(The Joy Of The Mundane)
When I first started driving, I remember being told to change my car’s oil every 3,000 miles. More than a dozen years later – and after several advancements in vehicle production – most cars can go 5,000 miles to 10,000 miles before they need a fresh dose of oil. But according to a new analysis from Consumer Reports, those mileage markers may be a bit too optimistic, as many new cars actually require additional oil between changes – and that’s not really acceptable.
According to a new in-depth analysis from our colleagues at Consumer Reports – which appears in the August issue of the magazine – several automakers have built engines that excessively burn oil between changes, requiring the owners of nearly 1.5 million vehicles to add a quart of oil to their engines as often as every month.
The CR “Thirsty 30″ list of oil-guzzling models is based on 498,900 vehicles from the 2010 to 2014 model years, many of which are still under their powertrain warranty.
Topping the list are several Audi, BMW and Subaru models including the Audi A3, A4, A5, A6, and Q5; BMW 5, 6, and 7 Series, and X5; and Subaru Forester, Impreza, Legacy, and Outback.
“While it’s normal for cars to burn a little oil as they age toward 100,000 miles and beyond, we believe that for a late-model car to burn a quart or more of oil between changes is unacceptable,” Mark Rechtin, Consumer Reports’ Cars Content Development Team Leader said. “It’s also our strong opinion that any engine that burns oil between changes should be repaired under the powertrain warranty.”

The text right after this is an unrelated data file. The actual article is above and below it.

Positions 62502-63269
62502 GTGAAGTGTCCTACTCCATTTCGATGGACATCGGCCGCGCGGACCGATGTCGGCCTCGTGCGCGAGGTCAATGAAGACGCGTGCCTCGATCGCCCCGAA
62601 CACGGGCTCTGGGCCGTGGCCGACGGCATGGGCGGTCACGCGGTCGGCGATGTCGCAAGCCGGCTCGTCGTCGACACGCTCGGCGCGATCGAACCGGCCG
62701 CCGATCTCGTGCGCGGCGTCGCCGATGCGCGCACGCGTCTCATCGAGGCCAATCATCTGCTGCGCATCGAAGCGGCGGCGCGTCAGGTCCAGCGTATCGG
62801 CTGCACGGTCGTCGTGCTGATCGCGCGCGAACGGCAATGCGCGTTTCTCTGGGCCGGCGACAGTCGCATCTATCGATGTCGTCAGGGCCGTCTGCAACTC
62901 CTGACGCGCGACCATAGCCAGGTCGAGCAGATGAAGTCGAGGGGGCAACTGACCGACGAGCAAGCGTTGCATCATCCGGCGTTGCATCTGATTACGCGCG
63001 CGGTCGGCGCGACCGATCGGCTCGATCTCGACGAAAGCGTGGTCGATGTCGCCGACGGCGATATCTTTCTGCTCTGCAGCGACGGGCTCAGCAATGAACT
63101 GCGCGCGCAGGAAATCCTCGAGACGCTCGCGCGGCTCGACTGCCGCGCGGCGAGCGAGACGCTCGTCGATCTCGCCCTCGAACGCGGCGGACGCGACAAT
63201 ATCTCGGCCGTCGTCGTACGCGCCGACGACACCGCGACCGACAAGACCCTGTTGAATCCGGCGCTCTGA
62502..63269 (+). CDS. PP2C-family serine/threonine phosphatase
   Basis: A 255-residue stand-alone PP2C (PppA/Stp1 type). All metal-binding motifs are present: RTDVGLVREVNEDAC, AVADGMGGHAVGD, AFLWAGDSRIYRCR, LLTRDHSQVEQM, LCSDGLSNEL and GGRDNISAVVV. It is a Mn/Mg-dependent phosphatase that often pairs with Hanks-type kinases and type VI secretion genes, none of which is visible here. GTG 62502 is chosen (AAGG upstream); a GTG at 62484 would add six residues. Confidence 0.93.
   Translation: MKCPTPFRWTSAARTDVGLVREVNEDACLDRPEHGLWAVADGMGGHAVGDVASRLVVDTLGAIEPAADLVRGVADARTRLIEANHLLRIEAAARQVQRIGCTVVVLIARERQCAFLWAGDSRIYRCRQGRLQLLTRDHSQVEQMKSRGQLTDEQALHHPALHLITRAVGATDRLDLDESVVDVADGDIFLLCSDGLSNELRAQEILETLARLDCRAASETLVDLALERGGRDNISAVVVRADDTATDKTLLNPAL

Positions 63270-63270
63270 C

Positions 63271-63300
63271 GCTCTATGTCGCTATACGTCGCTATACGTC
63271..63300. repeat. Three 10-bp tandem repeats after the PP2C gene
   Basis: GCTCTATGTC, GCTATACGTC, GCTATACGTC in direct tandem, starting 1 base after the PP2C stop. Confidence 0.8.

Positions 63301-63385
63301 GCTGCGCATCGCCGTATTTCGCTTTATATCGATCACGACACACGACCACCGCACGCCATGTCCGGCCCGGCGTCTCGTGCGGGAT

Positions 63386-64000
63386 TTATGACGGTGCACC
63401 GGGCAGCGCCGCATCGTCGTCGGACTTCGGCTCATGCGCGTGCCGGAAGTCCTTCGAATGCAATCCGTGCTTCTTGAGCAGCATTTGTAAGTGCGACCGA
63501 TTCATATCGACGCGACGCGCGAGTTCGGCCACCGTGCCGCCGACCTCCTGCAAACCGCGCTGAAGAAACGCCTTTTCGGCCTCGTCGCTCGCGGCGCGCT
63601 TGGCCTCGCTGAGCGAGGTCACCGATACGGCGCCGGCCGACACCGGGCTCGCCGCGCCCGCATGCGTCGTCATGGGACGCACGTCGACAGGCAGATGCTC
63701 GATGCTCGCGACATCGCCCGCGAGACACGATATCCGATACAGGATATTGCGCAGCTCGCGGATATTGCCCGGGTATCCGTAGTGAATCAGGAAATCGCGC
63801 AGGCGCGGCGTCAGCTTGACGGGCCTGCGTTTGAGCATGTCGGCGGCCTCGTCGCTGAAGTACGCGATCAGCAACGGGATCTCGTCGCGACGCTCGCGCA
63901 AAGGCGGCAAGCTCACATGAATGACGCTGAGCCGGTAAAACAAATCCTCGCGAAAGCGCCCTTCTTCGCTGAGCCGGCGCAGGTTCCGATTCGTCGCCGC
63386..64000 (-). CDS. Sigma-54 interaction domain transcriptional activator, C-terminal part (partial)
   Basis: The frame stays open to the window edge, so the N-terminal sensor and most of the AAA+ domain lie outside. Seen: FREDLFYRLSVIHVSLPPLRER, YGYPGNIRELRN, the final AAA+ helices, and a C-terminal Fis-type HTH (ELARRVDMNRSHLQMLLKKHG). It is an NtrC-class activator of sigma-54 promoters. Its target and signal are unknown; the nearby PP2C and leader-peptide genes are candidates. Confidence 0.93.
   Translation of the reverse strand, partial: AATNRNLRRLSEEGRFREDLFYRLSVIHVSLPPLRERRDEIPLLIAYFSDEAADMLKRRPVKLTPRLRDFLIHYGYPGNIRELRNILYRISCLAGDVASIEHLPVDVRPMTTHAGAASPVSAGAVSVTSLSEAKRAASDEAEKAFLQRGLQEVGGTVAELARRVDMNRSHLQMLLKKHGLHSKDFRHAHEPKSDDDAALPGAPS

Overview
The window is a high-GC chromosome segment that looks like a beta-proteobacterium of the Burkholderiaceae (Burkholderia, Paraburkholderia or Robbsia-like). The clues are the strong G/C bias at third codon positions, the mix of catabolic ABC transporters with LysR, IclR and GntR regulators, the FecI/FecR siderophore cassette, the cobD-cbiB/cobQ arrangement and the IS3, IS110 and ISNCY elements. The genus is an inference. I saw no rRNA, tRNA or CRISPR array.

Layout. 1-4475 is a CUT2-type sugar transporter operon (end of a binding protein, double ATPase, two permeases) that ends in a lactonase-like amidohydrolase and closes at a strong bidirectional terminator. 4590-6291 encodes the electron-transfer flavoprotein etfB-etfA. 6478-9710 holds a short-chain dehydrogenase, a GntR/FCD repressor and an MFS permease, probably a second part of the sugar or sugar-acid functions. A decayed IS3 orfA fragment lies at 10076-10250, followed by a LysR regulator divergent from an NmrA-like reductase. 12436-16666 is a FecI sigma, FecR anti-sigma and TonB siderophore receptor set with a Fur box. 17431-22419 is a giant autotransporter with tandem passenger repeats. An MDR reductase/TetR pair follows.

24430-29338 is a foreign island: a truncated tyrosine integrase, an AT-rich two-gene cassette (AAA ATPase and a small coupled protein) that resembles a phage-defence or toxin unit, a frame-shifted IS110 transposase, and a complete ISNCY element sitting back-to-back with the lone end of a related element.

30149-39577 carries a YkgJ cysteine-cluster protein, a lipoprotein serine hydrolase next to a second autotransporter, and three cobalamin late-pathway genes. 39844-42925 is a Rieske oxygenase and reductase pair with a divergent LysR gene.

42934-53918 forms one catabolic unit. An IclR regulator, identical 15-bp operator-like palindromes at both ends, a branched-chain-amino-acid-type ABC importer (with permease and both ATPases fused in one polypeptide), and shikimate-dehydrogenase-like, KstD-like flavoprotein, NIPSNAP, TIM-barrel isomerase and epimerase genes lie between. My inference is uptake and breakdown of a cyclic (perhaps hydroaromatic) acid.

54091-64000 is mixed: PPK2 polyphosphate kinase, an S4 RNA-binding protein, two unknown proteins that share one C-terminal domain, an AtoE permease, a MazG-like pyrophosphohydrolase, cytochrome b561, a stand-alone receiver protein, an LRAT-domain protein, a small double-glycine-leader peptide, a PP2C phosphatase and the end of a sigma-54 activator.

The analysis found that in the worst case scenario, owners of the BMW 5 Series with V8 engines were 27 times more likely to suffer excessive oil consumption as owners of an average vehicle.
When asked about the oil-guzzling nature of some of their vehicles Audi, BMW and Subaru said it was a natural part of a car’s operation.
In fact, Subaru considers a quart burned every 1,000 to 1,200 miles to be acceptable, while BMW and Audi consider one quart every 600 to 700 miles to be reasonable.
According to CR, if a driver has to add a quart of oil every month, that could add up to seven to nine quarts of oil between changes. And all that oil, well, it costs a pretty penny.
While such excessive oil consumption is worrying and taxing on an owner’s wallet, CR didn’t find there to be any directly correlated engine problems with the guzzling.
Still, according to the data, if a car burns oil early in its use, it will burn even more as it ages.
Of course, not all cars suffer from exorbitant oil use. CR’s analysis found that 98% of 2010-2014 cars don’t require extra engine oil between changes.
Consumer Reports Reveals: ‘Thirsty 30′ List of Oil-Guzzling Late-Model Cars [Consumer Reports]